hersheys colorful kissPersonally I would have used the colorful kiss they developed instead in order to reinforce their global confection and snack company positioning and dropped the redundant “The Hershey Company”. In addition, I don’t think the pile of excrement comments will harm their sales or their brand because most people won’t even notice or care.

And after all, when it comes to marketing and advertising, you should really be doing WGAS Marketing anyways.

Not sure what that is?

Check out the article on Linkedin and follow along! :-)

Please note the following licensing terms for Stikkee Situations cartoons:

1. BLOGS – Link back to http://bradenkelley.com/category/stikkees/ and you can embed them for free
2. PRESENTATIONS, please send $25 to me on PayPal by clicking the button 3. NEWSLETTERS & WEB SITES, please send me $50 on PayPal by clicking the button
License for presentations - $25
License for newsletters and web sites - $50

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Speeding Innovation to Africa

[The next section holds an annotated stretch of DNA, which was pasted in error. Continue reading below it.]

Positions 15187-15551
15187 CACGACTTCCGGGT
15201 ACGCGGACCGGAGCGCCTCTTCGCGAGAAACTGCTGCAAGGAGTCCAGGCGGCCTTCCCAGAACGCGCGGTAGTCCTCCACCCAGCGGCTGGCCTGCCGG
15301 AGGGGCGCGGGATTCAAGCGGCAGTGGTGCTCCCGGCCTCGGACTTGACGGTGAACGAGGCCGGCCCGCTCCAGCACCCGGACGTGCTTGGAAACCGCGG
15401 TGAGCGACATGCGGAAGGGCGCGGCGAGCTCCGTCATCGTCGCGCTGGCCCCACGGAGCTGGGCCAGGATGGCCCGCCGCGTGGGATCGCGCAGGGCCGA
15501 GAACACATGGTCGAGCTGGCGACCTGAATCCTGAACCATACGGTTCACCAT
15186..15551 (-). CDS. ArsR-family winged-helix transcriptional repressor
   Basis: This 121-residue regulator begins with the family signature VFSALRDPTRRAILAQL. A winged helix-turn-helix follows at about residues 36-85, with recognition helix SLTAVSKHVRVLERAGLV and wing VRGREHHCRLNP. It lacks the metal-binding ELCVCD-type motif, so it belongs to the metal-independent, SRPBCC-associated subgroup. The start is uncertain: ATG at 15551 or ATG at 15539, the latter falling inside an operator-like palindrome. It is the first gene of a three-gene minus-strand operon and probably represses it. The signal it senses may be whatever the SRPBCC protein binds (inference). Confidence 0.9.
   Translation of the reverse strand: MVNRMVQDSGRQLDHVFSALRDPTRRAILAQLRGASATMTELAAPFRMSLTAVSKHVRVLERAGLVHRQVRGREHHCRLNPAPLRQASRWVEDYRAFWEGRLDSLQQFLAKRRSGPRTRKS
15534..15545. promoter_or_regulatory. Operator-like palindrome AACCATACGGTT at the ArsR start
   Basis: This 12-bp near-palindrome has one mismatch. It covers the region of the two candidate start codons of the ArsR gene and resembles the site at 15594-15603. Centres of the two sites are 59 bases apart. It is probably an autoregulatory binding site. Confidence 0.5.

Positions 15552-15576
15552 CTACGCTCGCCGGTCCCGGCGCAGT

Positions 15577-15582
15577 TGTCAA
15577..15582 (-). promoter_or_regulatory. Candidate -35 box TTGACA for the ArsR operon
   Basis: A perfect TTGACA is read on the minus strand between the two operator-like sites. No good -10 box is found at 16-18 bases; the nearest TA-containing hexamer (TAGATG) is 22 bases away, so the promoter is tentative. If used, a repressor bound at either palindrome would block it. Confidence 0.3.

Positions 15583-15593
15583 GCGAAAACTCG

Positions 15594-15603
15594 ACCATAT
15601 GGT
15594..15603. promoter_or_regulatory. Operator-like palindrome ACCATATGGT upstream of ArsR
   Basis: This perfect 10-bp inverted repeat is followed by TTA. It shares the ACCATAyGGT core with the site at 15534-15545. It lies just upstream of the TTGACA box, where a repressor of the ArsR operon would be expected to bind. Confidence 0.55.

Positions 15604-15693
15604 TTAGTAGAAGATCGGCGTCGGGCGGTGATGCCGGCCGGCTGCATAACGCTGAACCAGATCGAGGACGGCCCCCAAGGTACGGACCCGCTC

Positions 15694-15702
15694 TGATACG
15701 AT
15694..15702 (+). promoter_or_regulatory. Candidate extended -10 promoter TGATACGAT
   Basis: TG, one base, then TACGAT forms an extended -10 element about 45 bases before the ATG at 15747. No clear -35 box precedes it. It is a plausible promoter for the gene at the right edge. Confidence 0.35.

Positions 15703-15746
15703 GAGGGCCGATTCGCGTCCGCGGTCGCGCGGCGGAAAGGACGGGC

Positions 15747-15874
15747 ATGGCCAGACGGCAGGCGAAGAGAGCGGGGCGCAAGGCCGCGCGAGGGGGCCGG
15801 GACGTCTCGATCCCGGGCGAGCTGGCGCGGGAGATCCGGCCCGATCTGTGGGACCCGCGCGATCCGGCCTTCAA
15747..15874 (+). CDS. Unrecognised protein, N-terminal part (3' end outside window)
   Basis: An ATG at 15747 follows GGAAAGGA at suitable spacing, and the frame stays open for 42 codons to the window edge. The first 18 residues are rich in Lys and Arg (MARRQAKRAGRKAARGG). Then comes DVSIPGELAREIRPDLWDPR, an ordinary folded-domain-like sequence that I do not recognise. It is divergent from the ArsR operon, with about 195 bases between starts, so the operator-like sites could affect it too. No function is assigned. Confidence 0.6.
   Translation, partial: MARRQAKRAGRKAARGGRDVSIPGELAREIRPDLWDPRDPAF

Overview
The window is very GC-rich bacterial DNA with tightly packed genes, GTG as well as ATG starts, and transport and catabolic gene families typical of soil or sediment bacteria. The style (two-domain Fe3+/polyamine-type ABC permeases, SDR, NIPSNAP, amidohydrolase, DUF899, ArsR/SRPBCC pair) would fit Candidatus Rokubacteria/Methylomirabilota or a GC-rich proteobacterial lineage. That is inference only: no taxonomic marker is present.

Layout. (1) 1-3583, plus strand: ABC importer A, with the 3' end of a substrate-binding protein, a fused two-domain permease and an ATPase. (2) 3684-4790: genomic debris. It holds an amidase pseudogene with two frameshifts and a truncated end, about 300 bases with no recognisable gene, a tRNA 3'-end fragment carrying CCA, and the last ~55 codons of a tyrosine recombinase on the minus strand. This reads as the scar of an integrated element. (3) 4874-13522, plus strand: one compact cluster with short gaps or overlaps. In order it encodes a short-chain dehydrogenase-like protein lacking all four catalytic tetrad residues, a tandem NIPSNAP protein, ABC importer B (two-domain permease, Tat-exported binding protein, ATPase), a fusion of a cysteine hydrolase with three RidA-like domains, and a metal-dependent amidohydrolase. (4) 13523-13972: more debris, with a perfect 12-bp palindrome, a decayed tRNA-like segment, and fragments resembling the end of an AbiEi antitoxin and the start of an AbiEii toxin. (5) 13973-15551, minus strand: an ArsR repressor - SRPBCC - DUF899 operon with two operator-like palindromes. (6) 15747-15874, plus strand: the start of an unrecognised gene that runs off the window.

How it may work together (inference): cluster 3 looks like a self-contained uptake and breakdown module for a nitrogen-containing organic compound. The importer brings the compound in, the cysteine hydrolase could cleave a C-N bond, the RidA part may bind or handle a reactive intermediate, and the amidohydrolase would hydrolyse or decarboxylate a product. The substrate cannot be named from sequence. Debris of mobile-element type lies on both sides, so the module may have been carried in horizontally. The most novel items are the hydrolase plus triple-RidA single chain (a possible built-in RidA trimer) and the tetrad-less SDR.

I came across an interesting crowdfunding site called The 1% Club. What makes it interesting it that is designed to help launch improvement projects in Africa that will make it cleaner, safer, and/or friendlier through a partnership between charity (Dutch National Postcode Lottery) and the general public. Here is a video that describes itself:

The way that it works is that if the general public contributes the first 30% to back an idea (crowdfunding) in 30 days, then the Cheetah Fund will contribute the rest to fully fund the idea and launch it in Africa.

For an example of one of the projects, check out:

The Maternal Portal Project

The Maternal Portal project is a mobile health technology intervention that seeks to reduce maternal deaths, by using localized voice technology to reach out to expectant mothers in their local languages with relevant information pertaining to pregnancy and childbirth. The localized voice messages will educate women on basic malaria prevention, proper nutrition routines, and how, when and where to seek for medical assistance.